Will 2023 be the year the robots came for creatives?
January already has seen a few notable examples of advertisers delegating creative tasks to artificial intelligence, most notably the “eerily” good ad copy ChatGPT churned out for Mint Mobile, the telecom challenger brand part-owned by Ryan Reynolds. The actor took to Twitter to share his excitement and horror over the ad’s quality, complete with not one, but two, clever jokes.
While the Mint spot nods to our collective anxiety around the growing sophistication of AI, Bacardi-owned vermouth brand Martini put its faith in AI to create visual assets for a recent campaign created by AMV BBDO using the AI tool Midjourney. While this kind of work may trigger a collective shudder on the part of copywriters and designers—along with a healthy dose of skepticism from the community at large—ads like these won’t be the last, and make us all wonder how far innovation will push us this year.
We turned to leaders from the Amp community to get their expert take.
The year the robots got creative
While Ryan Reynolds may find the effectiveness of tools like ChatGPT chilling, some agency owners are exhilarated by the kind of efficiencies automation could make space for.
“We see these new tools and their capabilities as an opportunity to work smarter,” said Amanda Zarle, head of strategy at Boston-based HeyLet’sGo. Zarle points to programs like Adcreative.ai, Jasper.ai and Vall-E as leading examples, allowing agencies to empower one person to do the work of many. Still, Zarle recognizes the critical human element indispensable to the process.
“As the industry continues to explore the potential of AI-driven tools to make content creation easier and faster, we remain mindful of consumers' desire for meaningful brand experiences,” she said. “Consumers want brands to reflect their values and create meaningful connections, rather than simply producing more content. Our most effective work continues to be driven by the creativity of our talented individuals, with vivid imaginations who are able to tell captivating stories about brands.”
While great ads rely on that human element in order to succeed with audiences, the capabilities AI has today is still enough to keep creatives up at night.
“In as much as the AI boom is a testament to human ingenuity, it’s also an existential test of our ability to square technological achievements with human creativity and critical thinking, enough to give us AI anxiety,” said Eli Williams, director of creative strategy at Day One Agency. There, the topic of AI was explored in depth as part of the agency’s 2023 Predictionary, its trend report and forecast set to be published on its website next week.
“As the AI field matures and consumers warm to existing platforms like ChatGPT and DALL-E, more brands will likely explore activations and campaigns using generative AI,” Williams noted. “The ones that break through will place authentic and original storytelling at the center.”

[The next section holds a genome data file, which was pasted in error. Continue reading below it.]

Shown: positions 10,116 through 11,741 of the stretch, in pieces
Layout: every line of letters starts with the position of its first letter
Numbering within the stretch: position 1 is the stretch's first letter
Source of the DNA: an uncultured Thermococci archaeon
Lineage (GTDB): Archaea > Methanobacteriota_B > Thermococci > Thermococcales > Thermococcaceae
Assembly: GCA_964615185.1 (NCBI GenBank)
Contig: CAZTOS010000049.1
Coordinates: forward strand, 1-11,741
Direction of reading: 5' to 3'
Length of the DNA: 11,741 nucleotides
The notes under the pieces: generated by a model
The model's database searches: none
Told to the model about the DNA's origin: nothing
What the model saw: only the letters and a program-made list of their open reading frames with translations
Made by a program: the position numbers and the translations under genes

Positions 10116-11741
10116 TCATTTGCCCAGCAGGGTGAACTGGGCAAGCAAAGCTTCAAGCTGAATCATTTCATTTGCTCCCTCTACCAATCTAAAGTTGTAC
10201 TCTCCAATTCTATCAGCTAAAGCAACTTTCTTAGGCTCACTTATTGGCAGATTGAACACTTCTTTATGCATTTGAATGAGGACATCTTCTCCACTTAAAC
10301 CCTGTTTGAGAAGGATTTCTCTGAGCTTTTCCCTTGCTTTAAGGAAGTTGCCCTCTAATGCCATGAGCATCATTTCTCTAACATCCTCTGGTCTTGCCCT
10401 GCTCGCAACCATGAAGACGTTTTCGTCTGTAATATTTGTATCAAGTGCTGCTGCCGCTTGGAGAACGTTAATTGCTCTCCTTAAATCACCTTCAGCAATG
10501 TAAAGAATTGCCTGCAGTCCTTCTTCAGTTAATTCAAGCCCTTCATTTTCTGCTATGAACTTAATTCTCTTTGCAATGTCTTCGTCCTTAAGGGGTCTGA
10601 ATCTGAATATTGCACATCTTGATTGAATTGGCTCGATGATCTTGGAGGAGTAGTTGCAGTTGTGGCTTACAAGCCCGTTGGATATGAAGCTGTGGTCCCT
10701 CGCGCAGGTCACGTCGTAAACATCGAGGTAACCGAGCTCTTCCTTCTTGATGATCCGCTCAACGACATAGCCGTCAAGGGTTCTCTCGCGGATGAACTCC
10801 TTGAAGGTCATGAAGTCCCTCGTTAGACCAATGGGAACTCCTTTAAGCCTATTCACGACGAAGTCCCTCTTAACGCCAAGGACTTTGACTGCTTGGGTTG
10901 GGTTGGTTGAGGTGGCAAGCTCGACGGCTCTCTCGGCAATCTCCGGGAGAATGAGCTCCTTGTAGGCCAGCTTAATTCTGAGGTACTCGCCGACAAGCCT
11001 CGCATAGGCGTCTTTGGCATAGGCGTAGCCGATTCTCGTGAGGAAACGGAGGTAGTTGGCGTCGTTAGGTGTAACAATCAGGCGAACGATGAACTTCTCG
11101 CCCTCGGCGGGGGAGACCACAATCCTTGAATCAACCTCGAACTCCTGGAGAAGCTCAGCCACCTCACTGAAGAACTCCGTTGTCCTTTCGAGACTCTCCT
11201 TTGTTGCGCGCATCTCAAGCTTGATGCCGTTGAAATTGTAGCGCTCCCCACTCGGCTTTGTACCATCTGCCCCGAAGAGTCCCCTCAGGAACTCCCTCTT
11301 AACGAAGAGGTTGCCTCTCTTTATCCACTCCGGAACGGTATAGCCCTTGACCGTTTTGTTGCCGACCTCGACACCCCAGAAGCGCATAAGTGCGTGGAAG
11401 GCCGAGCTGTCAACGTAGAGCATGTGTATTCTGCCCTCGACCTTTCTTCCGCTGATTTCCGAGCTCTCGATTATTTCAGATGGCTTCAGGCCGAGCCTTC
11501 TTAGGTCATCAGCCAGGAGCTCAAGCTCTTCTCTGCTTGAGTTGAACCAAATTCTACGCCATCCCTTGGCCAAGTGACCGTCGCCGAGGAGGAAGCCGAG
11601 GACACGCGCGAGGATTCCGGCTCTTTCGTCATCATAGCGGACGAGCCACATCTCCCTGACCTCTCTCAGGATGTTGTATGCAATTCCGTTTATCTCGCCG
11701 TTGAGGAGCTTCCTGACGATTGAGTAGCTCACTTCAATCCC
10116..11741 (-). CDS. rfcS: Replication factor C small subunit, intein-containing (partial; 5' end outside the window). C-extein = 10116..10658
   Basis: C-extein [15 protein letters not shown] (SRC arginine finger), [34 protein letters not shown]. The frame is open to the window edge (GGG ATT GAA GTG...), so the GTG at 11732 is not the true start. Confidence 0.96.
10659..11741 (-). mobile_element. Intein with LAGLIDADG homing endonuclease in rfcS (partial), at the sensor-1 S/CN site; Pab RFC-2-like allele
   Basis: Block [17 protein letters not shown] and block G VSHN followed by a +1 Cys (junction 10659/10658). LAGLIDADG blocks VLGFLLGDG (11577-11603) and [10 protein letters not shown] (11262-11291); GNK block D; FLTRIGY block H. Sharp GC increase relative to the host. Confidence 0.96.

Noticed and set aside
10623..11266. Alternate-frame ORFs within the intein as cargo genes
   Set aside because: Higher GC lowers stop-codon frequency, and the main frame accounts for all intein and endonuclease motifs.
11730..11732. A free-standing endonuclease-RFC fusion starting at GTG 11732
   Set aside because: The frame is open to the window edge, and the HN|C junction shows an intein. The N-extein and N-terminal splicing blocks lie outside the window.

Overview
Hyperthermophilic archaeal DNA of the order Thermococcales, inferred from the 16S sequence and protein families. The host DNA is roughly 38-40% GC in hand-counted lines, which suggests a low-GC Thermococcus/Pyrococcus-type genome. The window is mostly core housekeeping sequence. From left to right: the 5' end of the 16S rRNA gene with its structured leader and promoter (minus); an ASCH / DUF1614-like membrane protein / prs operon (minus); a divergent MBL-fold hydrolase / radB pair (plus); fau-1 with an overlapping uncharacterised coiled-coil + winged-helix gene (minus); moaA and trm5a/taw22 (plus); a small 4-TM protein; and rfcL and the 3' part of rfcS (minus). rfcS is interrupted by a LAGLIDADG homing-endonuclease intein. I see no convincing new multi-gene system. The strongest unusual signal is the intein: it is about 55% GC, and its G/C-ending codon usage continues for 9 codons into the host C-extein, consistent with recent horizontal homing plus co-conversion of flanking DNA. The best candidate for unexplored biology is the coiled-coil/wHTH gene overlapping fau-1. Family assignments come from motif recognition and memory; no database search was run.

As programs like these pick up even more speed, AI is set to disrupt creative fields across the board this year, with more and more innovation taking shape every day within a tech community committed to advancing its capability.
“The types of content we can expect to come from this technology include music, text and 3D,” said Geert Eichhorn, innovation director at Media.Monks. “As for the less obvious opportunities, I believe things like architecture, circuit boards and biological applications will also be within the realm of possibilities. Ultimately, generative AI is going to reduce a lot of production costs in design, creative, illustration and pre-production processes. And what brand or digital marketing services partner wouldn't want that?”
Technology in a time of permacrisis
That cost-saving element is critical as businesses grow increasingly concerned about the bottom line amid a period of continued economic uncertainty. Coupled with an ever-changing marketing landscape, with more and more platforms for brands to show up on, those efficiencies become even more critical.
“Given increased computational power, larger data sets, better algorithms, transfer-learning and pre-trained models, the incorporation of these technologies is now not only viable, but necessary,” said Matt Fitz-Henry, head of technology at Amp Agency. “Whether it's advertising, content development, product or service recommendations, data analysis and analytics insights, or even process automation, we are seeing technology augmentation becoming necessary in order to address the issues of required scale.”
Fitz-Henry also noted that, with exponential growth in the number of channels for content consumption, a successful marketing strategy is predicated on being able to provide hyper relevance in order to break through. He also anticipates increased incorporation of AI and machine learning in business operations, changing the way brands collect data, deliver personalized experiences and communicate with customers who continue to demand more from said brand experiences.